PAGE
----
Coffee Time Romance & More

 

 

 

 

 

 

Hello Ms. Wolf, and welcome to Coffee Time Romance. My name is Venus, and I am thrilled to speak with you today about one of your newest releases “Too Hot For A Rake”.

What is a typical writing day for you?  We would love to know a little bit about the woman behind the stories.  Can you give us a glimpse into the daily life of Pearl Wolf? 

I am no longer married and I live alone in one of the greatest cities in the world.   Here is a typical day:  After breakfast, during which I read the New York Times, I head for my office and begin writing.  My concentration skills are such that I can write even when it’s noisy.  When my stomach grumbles, I stop for lunch.  Back in the office, I answer email, work on publicity (like this) and take care of personal business.  I do try to get out of the house for a walk every day.  Three times a week, I work with a trainer at my gym.  I play duplicate bridge at a club two or three nights a week.  I meet with my critique partner once a week for lunch during which we discuss our current projects and offer constructive feedback to on another.  I also dine out with friends and family.  I attend writers organization meetings.  Most of them meet on Saturdays once every month and I learn a lot from my colleagues.  I also give workshops on occasion.  I spend January through February in Florida to escape from the snow and the cold, but I’m active there in the writing community as well.   In short?  I live a life full of joy, surrounded by loving friends and family.  What more can anyone ask, especially at my age?

I understand you recently celebrated your 80th birthday.  Did you do anything special?

Absolutely!  My whole family flew to South Beach, Florida for a four-day weekend to help me celebrate this landmark.  Having my sons and their wives and my wonderful grandchildren was a delight.

What is the secret to finding a balance between your family and your writing?

Writing is my business.  I set aside time to write every day.  The only interruption I’ll allow is a request from one of my three grandsons.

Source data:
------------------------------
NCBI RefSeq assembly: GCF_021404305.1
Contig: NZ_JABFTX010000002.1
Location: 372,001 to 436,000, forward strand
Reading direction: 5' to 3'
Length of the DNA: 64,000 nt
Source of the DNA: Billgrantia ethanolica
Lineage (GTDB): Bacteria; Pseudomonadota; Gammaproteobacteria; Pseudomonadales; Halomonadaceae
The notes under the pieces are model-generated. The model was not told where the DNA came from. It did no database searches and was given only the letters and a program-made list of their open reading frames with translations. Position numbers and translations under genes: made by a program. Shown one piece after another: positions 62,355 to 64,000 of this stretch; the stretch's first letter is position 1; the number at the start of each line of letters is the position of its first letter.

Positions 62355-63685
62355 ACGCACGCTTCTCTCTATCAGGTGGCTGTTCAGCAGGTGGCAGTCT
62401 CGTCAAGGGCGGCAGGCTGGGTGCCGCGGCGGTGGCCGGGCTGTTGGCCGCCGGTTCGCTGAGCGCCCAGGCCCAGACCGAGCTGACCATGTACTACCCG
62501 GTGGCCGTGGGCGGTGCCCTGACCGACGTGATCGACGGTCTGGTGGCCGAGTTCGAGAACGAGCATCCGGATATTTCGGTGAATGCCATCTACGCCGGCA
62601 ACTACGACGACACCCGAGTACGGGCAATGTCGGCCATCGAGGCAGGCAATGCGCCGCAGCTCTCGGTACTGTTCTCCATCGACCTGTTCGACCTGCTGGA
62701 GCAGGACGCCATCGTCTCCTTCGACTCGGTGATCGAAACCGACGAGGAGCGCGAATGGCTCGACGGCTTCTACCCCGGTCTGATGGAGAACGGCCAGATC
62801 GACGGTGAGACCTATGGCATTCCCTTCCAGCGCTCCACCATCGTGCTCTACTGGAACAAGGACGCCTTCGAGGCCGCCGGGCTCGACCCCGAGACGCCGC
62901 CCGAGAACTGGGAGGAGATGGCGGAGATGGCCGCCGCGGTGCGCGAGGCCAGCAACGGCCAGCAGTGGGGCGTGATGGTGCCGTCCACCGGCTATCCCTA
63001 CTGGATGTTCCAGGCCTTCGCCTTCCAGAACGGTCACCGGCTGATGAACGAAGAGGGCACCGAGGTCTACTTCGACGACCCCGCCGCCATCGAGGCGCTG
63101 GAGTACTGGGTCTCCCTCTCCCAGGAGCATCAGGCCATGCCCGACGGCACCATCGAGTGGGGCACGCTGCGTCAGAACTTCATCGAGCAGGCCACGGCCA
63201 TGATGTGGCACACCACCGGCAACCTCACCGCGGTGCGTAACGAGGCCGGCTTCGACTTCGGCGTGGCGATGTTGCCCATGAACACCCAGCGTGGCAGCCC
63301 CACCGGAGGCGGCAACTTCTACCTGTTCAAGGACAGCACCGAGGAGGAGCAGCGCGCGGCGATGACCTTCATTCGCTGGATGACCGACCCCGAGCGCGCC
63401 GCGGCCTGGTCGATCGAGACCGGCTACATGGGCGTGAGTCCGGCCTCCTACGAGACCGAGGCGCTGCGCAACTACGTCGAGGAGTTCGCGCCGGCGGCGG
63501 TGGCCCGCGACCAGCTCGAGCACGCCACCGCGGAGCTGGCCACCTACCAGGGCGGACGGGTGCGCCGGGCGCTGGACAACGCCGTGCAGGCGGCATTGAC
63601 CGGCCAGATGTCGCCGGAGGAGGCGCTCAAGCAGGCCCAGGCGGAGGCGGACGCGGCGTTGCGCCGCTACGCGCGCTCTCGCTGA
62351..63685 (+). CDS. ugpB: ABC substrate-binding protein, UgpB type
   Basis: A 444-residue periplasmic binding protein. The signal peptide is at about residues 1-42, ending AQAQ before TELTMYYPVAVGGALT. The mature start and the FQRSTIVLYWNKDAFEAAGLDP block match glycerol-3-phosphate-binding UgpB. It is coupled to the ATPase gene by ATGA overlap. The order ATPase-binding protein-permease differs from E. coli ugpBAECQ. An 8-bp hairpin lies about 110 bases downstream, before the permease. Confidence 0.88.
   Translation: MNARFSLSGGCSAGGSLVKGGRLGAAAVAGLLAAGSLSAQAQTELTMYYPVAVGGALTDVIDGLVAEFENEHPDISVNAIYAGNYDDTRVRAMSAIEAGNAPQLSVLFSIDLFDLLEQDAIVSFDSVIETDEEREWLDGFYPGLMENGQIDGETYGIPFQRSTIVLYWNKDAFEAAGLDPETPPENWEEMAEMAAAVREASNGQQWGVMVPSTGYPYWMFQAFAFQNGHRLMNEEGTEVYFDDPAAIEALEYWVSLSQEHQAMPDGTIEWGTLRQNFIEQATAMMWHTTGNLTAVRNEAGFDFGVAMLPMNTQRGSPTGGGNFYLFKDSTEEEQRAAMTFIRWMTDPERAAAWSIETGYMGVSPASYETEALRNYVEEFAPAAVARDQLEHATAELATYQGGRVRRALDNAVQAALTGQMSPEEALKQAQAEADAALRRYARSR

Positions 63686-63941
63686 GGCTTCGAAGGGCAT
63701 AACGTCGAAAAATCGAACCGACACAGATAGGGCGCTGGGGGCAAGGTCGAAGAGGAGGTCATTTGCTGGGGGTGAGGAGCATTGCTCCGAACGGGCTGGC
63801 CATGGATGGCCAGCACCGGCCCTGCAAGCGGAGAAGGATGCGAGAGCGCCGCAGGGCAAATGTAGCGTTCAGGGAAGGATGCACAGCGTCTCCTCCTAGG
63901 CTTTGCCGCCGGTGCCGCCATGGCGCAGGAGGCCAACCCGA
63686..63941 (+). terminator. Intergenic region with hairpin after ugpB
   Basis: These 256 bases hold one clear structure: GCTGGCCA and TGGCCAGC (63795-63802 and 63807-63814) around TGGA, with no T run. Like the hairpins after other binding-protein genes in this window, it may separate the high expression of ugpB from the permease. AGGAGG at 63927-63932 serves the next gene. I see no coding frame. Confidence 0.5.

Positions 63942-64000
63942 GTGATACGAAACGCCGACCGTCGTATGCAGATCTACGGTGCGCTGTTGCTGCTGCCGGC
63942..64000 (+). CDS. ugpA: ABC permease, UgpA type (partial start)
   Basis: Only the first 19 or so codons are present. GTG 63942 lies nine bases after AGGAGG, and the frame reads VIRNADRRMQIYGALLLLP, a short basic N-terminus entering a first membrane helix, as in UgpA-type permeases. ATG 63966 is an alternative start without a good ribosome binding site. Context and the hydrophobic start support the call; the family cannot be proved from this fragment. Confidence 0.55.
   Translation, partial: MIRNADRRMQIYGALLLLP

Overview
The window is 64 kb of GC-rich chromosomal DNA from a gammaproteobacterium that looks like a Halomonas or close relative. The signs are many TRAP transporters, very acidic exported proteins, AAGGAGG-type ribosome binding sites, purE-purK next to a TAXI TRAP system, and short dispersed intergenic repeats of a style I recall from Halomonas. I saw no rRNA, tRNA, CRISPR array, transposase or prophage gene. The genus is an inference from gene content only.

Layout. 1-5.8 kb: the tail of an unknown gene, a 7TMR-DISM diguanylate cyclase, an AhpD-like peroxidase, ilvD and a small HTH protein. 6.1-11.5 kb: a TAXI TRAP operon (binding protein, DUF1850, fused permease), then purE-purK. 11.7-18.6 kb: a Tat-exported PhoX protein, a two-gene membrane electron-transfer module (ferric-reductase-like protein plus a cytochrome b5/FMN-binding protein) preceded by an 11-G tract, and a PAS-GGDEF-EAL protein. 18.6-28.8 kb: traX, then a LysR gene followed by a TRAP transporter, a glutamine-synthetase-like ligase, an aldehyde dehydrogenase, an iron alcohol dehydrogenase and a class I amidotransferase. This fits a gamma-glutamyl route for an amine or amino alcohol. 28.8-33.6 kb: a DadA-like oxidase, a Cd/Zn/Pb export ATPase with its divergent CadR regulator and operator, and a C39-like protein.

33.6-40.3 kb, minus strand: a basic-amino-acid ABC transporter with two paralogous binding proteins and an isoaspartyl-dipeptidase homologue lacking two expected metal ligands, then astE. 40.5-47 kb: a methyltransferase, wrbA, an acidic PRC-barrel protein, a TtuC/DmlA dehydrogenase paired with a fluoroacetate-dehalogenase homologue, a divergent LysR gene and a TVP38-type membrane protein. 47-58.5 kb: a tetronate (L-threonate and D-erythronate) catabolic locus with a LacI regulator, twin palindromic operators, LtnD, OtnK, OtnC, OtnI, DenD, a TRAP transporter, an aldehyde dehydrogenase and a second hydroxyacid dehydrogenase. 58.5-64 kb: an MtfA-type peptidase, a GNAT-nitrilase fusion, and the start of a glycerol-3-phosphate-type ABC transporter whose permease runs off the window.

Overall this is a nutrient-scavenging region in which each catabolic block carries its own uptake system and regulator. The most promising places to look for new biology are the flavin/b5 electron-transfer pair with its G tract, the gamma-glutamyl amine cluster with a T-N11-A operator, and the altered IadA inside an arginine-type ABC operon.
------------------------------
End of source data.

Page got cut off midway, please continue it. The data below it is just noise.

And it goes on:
Can you introduce us to your hero and heroine in TOO HOT FOR A RAKE?”  What makes them tick?

Lady Helena Fairchild sneaks into her betrothed’s bed only to discover she is lying next to a notorious rake.  When her fiance’ discovers them, he calls off the wedding.  Helena is mortified and feels her life is over.  Her family sends her away to Waverley Castle to avoid the nasty tongues of London’s scandalmongers.   To her chagrin, she finds that her escort on her journey is the stranger she mistook for her fiancé.

Lord Desmond Bannington, returns to England from the brothel where he lives when he learns he is the new Marquis of Waverley.  For the sake of his beloved grandmother, he seeks redemption from his roguish ways.  It is his growing love of Helena that helps him realize his goal.

What inspires you to write the stories you create?

Interesting question.  I have published three nonfiction children’s books and four adult novels in my lifetime.  Each one was inspired by a different motive, yet I must admit that I felt compelled to write them.

What’s the strangest inspiration you ever got for a story idea?

It happened in Manhattan where I live.  I was having dinner and noticed the illusion of a ‘shadow’ building that disappears during the day.  It sits in the air space between two hi-rise apartment houses.   In my imagination, this building houses 300 vampire families.  My hero is the vampire janitor.  At night he works as a janitor in a university law library where he meets his love, the night law librarian.  Together, they . . . sorry!  You’ll have to wait for publication to read the rest.

What do you look for in a good novel?  Which genre are you personally drawn to? What were your favorite authors as a child thru teens and now as an adult, have your taste changed?

I am drawn to believable characters with their human flaws as well as their strengths. As to genre, historical fiction is my favorite.  In each of my historical works, I aim to depict the setting in which I place my characters with as much realism as possible. As a child, I recall devouring the Honey Bunch series, though now I barely remember them.  I do recall she was an adventurous tyke, which is probably what drew me to her.  Novels about large families drew me to them as a teen right into adulthood.  I love sagas and my favorite author then was Thomas Wolfe. Now, since I write historical romance, I share my absolute favorite author, Georgette Heyer, with many of my colleagues.